Korean symbol for Double Happiness?

Other Chinese or Japanese calligraphy issues that does not seem to fit any of the categories above.
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Customer
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Korean symbol for Double Happiness?

Post by Customer » Apr 11, 2012 1:10 pm

How can I find the Korean symbol for "double happiness" ... all I ever see is the Chinese symbol? Thank you.

Joie.

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Gary
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Re: Korean symbol for Double Happiness?

Post by Gary » Apr 11, 2012 1:17 pm

囍 Double Happiness
The Chinese symbol is the Korean symbol.

The old written form of the Korean language, used for about 1600 years, was called Hanja. The word Hanja is a Korean word that means "Chinese characters".

Only in the past century have Koreans adopted a new writing system called Hangul. That's the one with the little circles and lines that this generation identifies as "Korean".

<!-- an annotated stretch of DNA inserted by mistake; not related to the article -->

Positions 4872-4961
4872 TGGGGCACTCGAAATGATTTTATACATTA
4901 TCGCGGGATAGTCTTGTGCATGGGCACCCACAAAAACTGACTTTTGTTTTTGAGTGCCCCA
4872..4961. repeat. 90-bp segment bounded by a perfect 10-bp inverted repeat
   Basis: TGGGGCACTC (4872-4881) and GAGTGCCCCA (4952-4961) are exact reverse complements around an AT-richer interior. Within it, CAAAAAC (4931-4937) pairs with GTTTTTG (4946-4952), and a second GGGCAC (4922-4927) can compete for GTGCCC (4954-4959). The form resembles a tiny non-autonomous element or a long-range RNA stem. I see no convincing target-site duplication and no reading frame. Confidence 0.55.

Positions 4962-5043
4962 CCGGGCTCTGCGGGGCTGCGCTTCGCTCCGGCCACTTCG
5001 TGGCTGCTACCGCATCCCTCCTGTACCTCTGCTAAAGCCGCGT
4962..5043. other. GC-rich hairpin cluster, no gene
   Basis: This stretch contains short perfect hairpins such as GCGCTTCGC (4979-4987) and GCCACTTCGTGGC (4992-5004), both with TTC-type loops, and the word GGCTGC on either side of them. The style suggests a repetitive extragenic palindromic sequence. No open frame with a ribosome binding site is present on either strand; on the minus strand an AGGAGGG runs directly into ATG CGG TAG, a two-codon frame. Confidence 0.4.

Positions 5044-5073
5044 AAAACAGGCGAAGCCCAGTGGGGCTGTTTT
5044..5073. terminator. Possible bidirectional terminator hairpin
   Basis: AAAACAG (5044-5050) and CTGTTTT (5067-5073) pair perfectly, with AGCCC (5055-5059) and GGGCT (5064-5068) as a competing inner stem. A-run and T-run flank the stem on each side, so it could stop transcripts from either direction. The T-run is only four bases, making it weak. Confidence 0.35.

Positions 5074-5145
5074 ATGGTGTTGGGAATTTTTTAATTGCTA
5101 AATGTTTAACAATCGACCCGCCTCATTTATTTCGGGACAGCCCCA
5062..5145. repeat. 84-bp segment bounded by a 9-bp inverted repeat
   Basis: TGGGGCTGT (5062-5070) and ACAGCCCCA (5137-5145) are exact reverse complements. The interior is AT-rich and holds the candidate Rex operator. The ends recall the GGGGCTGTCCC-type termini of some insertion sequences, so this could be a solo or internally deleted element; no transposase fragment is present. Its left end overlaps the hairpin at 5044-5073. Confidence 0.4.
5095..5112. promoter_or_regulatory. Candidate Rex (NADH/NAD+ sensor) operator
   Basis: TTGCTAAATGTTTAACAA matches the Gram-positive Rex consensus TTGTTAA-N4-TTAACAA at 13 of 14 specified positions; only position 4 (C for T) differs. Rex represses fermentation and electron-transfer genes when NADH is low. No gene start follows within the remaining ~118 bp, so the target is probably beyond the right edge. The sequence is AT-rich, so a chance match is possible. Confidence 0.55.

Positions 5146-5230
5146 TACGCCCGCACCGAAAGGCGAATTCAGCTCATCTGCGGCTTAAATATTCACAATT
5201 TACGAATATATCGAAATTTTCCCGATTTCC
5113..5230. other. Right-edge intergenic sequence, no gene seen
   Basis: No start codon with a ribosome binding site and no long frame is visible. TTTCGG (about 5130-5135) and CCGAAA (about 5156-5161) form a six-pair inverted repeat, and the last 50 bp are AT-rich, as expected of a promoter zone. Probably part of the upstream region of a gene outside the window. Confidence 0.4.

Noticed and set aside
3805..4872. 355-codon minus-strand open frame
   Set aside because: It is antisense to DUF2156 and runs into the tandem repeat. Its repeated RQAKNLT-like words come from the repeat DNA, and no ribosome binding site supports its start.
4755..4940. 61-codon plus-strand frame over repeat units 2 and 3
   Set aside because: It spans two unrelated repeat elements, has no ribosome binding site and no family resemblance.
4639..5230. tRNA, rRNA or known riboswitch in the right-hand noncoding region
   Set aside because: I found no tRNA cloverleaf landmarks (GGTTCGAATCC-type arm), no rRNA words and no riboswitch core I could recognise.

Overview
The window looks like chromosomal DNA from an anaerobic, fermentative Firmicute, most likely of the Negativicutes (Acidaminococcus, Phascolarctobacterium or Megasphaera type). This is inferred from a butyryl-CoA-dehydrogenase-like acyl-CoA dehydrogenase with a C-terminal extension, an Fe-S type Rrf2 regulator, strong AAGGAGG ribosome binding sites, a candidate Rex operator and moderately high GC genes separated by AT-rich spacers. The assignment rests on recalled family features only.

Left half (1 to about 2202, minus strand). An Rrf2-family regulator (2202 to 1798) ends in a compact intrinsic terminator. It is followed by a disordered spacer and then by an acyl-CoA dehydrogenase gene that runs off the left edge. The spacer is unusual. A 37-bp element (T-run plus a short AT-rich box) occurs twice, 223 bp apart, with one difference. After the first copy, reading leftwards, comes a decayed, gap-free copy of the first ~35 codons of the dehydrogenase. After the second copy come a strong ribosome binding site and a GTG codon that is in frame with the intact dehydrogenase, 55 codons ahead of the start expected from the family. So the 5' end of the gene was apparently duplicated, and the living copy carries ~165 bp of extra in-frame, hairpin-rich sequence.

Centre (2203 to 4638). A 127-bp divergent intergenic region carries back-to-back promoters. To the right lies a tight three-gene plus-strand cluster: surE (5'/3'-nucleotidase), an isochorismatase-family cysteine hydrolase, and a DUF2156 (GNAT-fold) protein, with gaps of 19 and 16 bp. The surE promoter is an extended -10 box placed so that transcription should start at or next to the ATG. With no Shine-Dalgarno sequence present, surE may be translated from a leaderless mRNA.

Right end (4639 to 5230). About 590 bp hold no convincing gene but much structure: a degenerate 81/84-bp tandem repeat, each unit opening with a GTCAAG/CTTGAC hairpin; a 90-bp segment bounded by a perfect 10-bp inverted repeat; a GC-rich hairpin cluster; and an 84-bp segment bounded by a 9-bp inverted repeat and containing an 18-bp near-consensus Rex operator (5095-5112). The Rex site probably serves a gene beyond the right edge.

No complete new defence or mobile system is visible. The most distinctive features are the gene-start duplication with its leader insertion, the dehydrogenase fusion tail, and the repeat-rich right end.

Because Hangul is a purely phonetic character set, you can't reliably write "Double Happiness" in Hangul.
The Hangul would be 희, however, this Hangul can also mean hope, Greece, sigh, joke, bright, sacrifice, sparse, and a few other words.
Hangul really needs context (to be written in a sentence) to know what word you are trying to express.

Chinese characters (and Korean Hanja) represent meanings rather than pronunciation. Therefore, there's less ambiguity.

If you go to a traditional Korean wedding, you will see the Korean Hanja (Chinese character) for Double Happiness. It's one of the Hanja characters that's among the most common to still see in modern South Korea.

Please note that Korean Hanja characters are banned in North Korea. I doubt you'll see it at a North Korean wedding.

-Gary.

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